The existence of sustainable tourism marketing mix (STMM) is inseparable from the increasingly mature of sustainable tourism marketing (STM) and sustainable marketing mix (SMM) concepts. Reviews of STM have passed their popularity in the late 1990s to 2005, and have now entered a stable and constant phase. On the other hand, for the ten years of SMM study has tended to increase even though in the number of discussions still does not exceed STM studies. Many studies have been recorded and presented in the form of textbooks or journal articles relating to both. In 2010, Pomering tried to initiate a combination of both in an STMM conceptual framework. Regrettably, this STMM development has been stalled since 2014, and there was only one last article published in 2017. In this latest study, he initiated how all the construct elements of STMM influence the formation of value for the customers, clients, partners, and society at large. Unfortunately, the existence of STMM is still a concept that has not been tested empirically until now. He explicitly stated that the empirical study needed, of course, this is to strengthen the concept he built. Basically what he is trying to express is that STMM is an answer to the problem of sustainable tourism marketing strategy faced by most STDs.
Research on STMM has so far been minimal. There were only eight articles with varying quality and relevance, from all of that only Pomering is quite consistent (though rarely) publishing the results of the study on this subject. Smyrnov tried to mention STMM in the context of its geography approach which is irrelevant with our purpose, while Meler and Magaš superficially reviewed STMM related to the behavior and the need for implementation of new policies and strategies. Some other publications even do plagiarism without citing the original source. This phenomenon intrigues us to conduct further studies on STMM.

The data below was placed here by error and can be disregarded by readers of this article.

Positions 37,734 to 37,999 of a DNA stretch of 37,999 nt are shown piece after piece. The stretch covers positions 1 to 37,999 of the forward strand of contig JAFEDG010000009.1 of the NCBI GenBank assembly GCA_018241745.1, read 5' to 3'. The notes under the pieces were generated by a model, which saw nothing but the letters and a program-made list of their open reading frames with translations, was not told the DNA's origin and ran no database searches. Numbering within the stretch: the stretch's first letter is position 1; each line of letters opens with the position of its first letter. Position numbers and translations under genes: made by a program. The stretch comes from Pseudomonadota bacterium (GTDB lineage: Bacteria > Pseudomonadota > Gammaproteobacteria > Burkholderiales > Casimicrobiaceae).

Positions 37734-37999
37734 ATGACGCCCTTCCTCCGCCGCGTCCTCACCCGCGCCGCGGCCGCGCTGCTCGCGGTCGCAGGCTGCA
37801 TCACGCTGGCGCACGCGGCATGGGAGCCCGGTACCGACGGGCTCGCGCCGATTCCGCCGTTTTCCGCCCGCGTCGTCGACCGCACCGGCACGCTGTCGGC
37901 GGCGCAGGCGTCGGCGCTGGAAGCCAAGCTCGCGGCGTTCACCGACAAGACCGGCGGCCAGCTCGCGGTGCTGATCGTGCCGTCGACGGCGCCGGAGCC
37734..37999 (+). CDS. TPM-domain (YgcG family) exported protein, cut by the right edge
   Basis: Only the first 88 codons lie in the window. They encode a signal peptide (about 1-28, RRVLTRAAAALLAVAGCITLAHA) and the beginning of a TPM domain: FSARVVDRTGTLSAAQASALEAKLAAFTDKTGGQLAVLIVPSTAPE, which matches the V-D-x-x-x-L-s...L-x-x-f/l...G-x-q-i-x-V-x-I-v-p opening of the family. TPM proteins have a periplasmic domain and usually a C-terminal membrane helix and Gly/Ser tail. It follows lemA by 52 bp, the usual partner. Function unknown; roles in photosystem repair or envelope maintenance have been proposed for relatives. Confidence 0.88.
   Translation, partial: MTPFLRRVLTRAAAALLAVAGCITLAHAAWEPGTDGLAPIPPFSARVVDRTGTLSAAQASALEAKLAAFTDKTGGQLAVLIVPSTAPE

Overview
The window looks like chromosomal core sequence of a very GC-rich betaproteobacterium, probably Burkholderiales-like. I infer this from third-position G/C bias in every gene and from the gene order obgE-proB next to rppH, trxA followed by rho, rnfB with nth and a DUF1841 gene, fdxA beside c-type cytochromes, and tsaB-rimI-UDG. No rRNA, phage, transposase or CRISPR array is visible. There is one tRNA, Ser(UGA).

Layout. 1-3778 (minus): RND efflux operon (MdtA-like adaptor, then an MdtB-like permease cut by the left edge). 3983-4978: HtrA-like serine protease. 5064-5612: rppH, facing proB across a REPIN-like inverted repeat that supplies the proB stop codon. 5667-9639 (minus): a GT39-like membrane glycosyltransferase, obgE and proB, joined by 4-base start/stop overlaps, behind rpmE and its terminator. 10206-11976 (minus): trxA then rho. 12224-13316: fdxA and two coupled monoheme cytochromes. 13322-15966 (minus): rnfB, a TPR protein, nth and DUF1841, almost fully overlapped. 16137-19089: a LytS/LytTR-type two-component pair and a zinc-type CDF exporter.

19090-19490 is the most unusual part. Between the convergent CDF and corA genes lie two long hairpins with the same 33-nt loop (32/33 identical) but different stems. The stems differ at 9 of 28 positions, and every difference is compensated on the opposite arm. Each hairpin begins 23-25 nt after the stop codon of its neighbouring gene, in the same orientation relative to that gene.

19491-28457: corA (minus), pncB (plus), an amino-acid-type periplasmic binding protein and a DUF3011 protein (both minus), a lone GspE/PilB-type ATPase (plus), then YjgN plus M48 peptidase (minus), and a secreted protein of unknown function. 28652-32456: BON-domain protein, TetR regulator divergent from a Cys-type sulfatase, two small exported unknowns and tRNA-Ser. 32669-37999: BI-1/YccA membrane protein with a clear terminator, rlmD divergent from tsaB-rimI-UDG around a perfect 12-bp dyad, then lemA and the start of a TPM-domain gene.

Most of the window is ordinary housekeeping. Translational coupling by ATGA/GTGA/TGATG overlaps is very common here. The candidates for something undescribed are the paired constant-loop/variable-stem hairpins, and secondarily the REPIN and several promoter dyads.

Conceptually, the SMM or STMM provides a refreshing new idea, which along with the changing behavior of the world community about consumerism, also changes the perspective of industry and organizations in marketing a product. Researchers have revealed this paradigm shift. The face of marketing has changed from the encouragement of unnecessary consumption, promoting a culture of materialism and a relentless search for unattainable manifestations to become processes for creating, communicating, delivering and exchanging offerings that have value for customers, clients, partners, and society at large. The change from the “bad” marketing starting point to the “good” direction is the hope contained in the concept of sustainable marketing that is in line with the demands of the global world for a better future. This change is also in line with the messages raised repeatedly at world-scale meetings at the UN.
Pomering initiated the STMM model by consolidating several previous SMM concepts that were cross-tabulated with Population, Planet, and Profit or known as Triple Bottom Line (TBL).
He argued the STMM model he built is entirely appropriate to address the sustainable tourism marketing mix demands. However, the author believed that the cross-tabulation to TBL was outdated, not comprehensive and sufficient responding to today’s global demands. As we know that the UN in 2015 has formulated five critical dimensions: people, prosperity, planet, partnership, and peace. Traditionally viewed through the lens of three core elements – social inclusion, economic growth, and environmental protection – the concept of sustainable development has been taken on meaning with the adoption of the 2030 Agenda, which builds upon traditional approaches by adding two critical components: partnership and peace. We believed this model could better answer the phenomenon of STMM today.
Besides, the conceptual framework proposed by Pomering is not implementable because there are no clear indicators. We cannot formulate which conditions are ideal for the population, what and how the marketing mix can benefit the Planet and how much profit the organization deserves. The absence of clear indicators results in not being able to make concise, comprehensive and balanced assessments of the conditions or fundamental aspects of a phenomenon. Several other studies have attempted to determine the indicators of sustainable tourism measurement, and the development of these indicators will be discussed in more depth later. (ay)